ESRI says rapid rise in house prices does not signal new bubble

Think tank suggests official house construction statistics may be overstating activity

The ESRI predicts prices and rents will increase “for the foreseeable future” . Photograph: Chris Ratcliffe/Bloomberg

The ESRI predicts prices and rents will increase “for the foreseeable future” . Photograph: Chris Ratcliffe/Bloomberg

 

While house prices and rents continue to grow at elevated levels, driving many prospective buyers and renters out of the market, the Economic and Social Research Institute (ESRI) insists there is no housing bubble.

The institute devoted a significant section of its latest economic commentary to the rate of credit expansion in terms of mortgage drawdowns associated with the recent pick-up in property prices, concluding the increase did not constitute a risk to the wider economy.

“Overall, our assessment would indicate that, while new credit is growing strongly in the residential market and to construction SMEs, this increase does not appear to have occurred at the expense of good credit risk assessment,” it said.

Nonetheless, the ESRI predicted prices and rents would increase “for the foreseeable future” because of the ongoing gap between supply and demand. It suggested that long-run housing demand in the economy was now in the region of 30,000-35,000 units per annum, up from its previous estimate of 25,000.

In its report, the ESRI also noted the scale of the imbalance between supply and demand might be further complicated by the Government’s housing supply figures, which it said may “overstate” the true level of activity in construction.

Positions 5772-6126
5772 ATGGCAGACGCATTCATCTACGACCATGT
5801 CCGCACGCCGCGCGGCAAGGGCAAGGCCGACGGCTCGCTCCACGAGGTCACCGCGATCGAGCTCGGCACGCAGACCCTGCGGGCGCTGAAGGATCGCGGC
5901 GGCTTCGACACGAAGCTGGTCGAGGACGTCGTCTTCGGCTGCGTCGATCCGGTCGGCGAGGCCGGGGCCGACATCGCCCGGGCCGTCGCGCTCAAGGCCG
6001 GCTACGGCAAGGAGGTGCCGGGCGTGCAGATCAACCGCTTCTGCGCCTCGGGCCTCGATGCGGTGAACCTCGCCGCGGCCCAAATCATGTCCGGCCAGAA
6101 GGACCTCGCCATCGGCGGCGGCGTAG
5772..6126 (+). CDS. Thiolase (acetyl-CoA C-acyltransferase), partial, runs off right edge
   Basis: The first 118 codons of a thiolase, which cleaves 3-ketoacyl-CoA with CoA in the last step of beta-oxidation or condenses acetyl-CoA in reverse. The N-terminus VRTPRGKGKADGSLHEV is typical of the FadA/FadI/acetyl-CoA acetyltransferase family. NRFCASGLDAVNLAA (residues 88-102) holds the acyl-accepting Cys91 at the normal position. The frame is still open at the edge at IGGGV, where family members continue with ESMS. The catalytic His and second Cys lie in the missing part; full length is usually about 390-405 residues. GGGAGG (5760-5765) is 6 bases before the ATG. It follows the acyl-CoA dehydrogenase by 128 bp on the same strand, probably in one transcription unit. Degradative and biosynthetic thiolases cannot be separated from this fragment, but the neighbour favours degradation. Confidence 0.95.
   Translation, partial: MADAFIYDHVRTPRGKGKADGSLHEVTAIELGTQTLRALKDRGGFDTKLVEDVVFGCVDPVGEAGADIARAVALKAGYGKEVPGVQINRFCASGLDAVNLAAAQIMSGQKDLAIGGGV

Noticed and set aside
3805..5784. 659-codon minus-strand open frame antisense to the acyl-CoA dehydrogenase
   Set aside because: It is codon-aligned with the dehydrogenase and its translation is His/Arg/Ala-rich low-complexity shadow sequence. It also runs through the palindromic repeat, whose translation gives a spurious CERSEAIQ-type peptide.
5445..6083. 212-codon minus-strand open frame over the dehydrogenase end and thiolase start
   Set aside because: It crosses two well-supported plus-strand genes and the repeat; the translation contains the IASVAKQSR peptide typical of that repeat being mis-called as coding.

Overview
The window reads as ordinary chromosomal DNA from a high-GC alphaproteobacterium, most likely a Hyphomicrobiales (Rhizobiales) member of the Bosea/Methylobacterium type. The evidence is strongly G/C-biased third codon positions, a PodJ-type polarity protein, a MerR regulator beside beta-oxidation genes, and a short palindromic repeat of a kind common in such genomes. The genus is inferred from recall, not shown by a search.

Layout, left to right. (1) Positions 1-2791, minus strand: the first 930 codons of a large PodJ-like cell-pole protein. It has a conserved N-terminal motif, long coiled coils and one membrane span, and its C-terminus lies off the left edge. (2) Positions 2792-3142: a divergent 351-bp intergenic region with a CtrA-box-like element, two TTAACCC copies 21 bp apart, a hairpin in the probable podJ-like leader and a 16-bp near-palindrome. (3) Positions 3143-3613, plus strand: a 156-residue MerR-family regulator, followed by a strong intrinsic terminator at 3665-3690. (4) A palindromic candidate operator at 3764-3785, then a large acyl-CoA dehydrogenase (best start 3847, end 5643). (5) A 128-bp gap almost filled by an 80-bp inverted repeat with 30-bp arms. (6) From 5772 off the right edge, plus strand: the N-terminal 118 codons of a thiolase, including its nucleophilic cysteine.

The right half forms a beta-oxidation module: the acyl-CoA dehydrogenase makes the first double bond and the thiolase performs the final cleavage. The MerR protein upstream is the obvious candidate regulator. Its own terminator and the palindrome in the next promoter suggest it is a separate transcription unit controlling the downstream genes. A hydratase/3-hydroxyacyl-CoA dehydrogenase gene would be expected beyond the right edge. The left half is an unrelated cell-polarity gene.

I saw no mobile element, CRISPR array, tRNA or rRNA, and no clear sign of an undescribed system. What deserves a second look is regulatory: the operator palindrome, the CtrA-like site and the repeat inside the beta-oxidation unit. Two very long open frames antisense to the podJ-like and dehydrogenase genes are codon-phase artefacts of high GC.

Housing statistics

This is the first time the think tank has weighed into the row over the Government’s housing statistics, which many believe exaggerate the level of homebuilding in the economy at present.

Using the historical relationship between supply and the number of planning permissions in a given year, the ESRI put the housing supply for 2016 at 12,700 units, less than the Government’s official figure of 15,000. However, many commentators believe the true level was significantly less than both figures.

In its commentary, the ESRI said the outlook for the Irish economy remained positive despite “certain countervailing forces” such as the fall-off in tax revenues.

Nonetheless, it noted the accelerated growth in employment, particularly in the construction sector, was likely to see the State’s headline rate of unemployment, which stood at 6.4 per cent in April, hit 5.4 per cent next year.

The ESRI said it considered this level of unemployment to be consistent with full employment in the economy and therefore warned the Government against further stimulus measures in the upcoming budget such as tax cuts.

On the basis of current trends, it said it expected the economy, as measured by gross domestic product, to increase by 3.8 per cent this year and 3.6 per cent in 2018.